11. Ethier, Wilfred J, 1982. "National and International Returns to Scale in the Modern Theory of International Trade," American Economic Review, American Economic Association, vol. 72(3), pages 389-405, June.
  12. Anne O. Krueger, 1974. "Foreign Trade Regimes and Economic Development: Turkey," NBER Books, National Bureau of Economic Research, Inc, number krue74-1, December.
  13. Aizenman, Joshua & Marion, Nancy P, 1993. "Policy Uncertainty, Persistence and Growth," Review of International Economics, Wiley Blackwell, vol. 1(2), pages 145-63, June.
  14. Gul, Faruk, 1991. "A Theory of Disappointment Aversion," Econometrica, Econometric Society, vol. 59(3), pages 667-86, May.
Full references (including those not matched with items on IDEAS)

This item is not listed on Wikipedia, on a reading list or among the top items on IDEAS.

When requesting a correction, please mention this item's handle: RePEc:nbr:nberwo:5825. See general information about how to correct material in RePEc.

For technical questions regarding this item, or to correct its authors, title, abstract, bibliographic or download information, contact: ()

If you have authored this item and are not yet registered with RePEc, we encourage you to do it here. This allows to link your profile to this item. It also allows you to accept potential citations to this item that we are uncertain about.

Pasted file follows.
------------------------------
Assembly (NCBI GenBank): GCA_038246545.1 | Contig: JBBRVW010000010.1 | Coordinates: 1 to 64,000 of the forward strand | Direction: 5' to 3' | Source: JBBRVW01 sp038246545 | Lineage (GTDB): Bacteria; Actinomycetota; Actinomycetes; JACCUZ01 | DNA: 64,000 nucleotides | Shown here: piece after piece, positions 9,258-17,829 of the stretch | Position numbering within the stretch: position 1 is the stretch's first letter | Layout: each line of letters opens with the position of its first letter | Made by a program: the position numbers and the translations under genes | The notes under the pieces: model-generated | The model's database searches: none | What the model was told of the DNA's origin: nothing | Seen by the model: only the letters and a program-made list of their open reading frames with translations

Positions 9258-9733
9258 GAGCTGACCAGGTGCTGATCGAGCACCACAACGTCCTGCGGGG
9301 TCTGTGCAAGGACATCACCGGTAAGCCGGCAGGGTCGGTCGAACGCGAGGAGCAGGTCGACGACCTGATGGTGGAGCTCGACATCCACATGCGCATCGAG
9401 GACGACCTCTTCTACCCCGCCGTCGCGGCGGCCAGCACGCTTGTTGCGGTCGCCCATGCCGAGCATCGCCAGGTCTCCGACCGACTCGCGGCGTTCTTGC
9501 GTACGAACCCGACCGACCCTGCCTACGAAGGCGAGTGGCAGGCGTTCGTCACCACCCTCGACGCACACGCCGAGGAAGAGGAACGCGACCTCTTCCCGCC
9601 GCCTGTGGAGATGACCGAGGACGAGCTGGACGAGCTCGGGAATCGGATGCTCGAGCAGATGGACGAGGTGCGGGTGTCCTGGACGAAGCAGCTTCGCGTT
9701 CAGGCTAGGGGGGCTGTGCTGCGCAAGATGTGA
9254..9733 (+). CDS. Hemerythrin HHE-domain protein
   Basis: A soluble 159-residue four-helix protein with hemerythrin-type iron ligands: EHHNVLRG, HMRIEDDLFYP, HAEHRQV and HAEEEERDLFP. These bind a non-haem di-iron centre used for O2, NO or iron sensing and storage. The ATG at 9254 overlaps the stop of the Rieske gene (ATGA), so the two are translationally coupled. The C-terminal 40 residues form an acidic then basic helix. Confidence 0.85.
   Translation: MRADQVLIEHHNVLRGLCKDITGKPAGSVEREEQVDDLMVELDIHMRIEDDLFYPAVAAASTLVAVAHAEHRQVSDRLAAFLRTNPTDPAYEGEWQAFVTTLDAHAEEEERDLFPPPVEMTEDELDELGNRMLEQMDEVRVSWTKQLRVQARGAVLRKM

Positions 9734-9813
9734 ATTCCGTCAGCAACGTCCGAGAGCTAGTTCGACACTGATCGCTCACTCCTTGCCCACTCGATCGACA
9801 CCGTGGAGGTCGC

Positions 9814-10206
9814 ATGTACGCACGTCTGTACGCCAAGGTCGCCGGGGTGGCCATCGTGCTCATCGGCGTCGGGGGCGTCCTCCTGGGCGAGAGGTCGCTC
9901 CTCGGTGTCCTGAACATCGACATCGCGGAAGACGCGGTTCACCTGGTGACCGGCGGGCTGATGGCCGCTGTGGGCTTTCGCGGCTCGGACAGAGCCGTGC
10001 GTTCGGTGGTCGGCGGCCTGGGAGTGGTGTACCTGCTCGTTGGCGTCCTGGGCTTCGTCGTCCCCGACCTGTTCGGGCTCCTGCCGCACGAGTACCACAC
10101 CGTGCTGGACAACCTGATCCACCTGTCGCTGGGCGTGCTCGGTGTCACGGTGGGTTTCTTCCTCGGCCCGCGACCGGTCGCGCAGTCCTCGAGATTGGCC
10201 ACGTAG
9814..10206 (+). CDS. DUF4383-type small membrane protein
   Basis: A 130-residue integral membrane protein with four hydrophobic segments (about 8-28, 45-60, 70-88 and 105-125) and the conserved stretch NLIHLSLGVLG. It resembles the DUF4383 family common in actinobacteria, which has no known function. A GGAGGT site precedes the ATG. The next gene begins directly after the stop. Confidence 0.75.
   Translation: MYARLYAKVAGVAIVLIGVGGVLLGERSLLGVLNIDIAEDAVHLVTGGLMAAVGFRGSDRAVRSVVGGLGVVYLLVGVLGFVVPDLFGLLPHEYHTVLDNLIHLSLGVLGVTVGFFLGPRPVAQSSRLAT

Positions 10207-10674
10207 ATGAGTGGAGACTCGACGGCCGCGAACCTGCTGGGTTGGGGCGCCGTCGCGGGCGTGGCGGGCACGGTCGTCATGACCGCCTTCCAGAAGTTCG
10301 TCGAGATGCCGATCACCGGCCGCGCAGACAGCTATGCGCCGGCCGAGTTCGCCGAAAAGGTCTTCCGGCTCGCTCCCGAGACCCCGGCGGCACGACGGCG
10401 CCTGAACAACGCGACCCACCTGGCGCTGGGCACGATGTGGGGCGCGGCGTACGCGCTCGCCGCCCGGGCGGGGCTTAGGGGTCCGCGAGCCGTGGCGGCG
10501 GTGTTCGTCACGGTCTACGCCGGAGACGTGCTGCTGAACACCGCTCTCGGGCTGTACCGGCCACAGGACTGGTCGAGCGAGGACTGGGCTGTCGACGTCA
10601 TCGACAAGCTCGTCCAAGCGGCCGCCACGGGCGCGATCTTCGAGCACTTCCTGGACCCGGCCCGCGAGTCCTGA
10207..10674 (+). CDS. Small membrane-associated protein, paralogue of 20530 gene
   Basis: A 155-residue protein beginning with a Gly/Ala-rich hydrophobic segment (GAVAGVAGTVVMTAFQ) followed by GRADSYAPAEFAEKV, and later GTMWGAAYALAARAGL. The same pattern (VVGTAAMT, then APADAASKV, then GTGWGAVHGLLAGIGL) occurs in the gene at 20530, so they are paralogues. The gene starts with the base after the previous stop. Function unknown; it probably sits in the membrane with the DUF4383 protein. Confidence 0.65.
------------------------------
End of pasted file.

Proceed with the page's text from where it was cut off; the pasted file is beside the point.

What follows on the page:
If references are entirely missing, you can add them using this form.

If the full references list an item that is present in RePEc, but the system did not link to it, you can help with this form.

If you know of missing items citing this one, you can help us creating those links by adding the relevant references in the same way as above, for each refering item. If you are a registered author of this item, you may also want to check the "citations" tab in your profile, as there may be some citations waiting for confirmation.

Please note that corrections may take a couple of weeks to filter through the various RePEc services.

This information is provided to you by IDEAS at the Research Division of the Federal Reserve Bank of St. Louis using RePEc data.